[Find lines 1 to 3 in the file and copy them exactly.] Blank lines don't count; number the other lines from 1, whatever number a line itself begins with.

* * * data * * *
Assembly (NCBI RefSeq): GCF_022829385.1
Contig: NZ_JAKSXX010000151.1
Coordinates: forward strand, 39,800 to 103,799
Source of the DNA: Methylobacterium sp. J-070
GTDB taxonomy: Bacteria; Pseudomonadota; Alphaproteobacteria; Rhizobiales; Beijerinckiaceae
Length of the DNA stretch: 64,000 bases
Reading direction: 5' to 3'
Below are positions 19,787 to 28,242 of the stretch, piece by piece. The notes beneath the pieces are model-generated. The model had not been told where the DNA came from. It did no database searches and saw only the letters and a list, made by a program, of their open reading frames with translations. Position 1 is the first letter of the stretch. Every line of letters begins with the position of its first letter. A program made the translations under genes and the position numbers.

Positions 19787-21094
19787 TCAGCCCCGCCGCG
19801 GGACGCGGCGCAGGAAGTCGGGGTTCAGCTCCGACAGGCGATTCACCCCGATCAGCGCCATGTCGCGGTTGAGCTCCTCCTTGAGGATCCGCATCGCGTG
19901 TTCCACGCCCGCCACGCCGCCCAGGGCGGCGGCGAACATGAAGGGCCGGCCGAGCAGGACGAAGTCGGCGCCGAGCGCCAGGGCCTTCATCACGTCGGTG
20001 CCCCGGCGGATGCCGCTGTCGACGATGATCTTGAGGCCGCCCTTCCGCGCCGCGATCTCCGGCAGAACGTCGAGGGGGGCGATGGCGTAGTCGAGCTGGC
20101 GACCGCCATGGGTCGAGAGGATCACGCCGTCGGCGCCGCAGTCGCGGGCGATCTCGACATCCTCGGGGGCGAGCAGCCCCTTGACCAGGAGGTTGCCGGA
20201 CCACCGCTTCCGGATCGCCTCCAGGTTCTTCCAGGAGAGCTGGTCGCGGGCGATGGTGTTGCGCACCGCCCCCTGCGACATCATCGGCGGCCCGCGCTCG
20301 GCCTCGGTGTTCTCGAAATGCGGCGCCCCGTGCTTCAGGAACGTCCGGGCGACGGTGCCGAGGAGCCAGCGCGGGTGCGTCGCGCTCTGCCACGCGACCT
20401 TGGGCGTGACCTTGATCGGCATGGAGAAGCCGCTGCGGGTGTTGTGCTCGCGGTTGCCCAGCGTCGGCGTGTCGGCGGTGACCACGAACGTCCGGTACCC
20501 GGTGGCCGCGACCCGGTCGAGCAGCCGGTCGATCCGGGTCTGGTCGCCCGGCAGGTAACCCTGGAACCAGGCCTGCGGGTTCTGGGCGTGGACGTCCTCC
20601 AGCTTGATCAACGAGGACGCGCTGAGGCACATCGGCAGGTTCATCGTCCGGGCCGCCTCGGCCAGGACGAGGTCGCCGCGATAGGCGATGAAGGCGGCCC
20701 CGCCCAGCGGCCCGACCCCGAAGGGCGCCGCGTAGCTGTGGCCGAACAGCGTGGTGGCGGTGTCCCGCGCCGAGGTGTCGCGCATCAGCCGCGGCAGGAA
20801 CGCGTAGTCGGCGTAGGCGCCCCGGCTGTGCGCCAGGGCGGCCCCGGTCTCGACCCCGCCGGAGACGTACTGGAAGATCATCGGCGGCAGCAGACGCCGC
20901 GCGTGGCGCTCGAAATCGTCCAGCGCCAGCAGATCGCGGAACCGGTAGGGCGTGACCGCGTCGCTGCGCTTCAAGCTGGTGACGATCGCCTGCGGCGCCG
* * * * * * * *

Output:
Assembly (NCBI RefSeq): GCF_022829385.1
Contig: NZ_JAKSXX010000151.1
Coordinates: forward strand, 39,800 to 103,799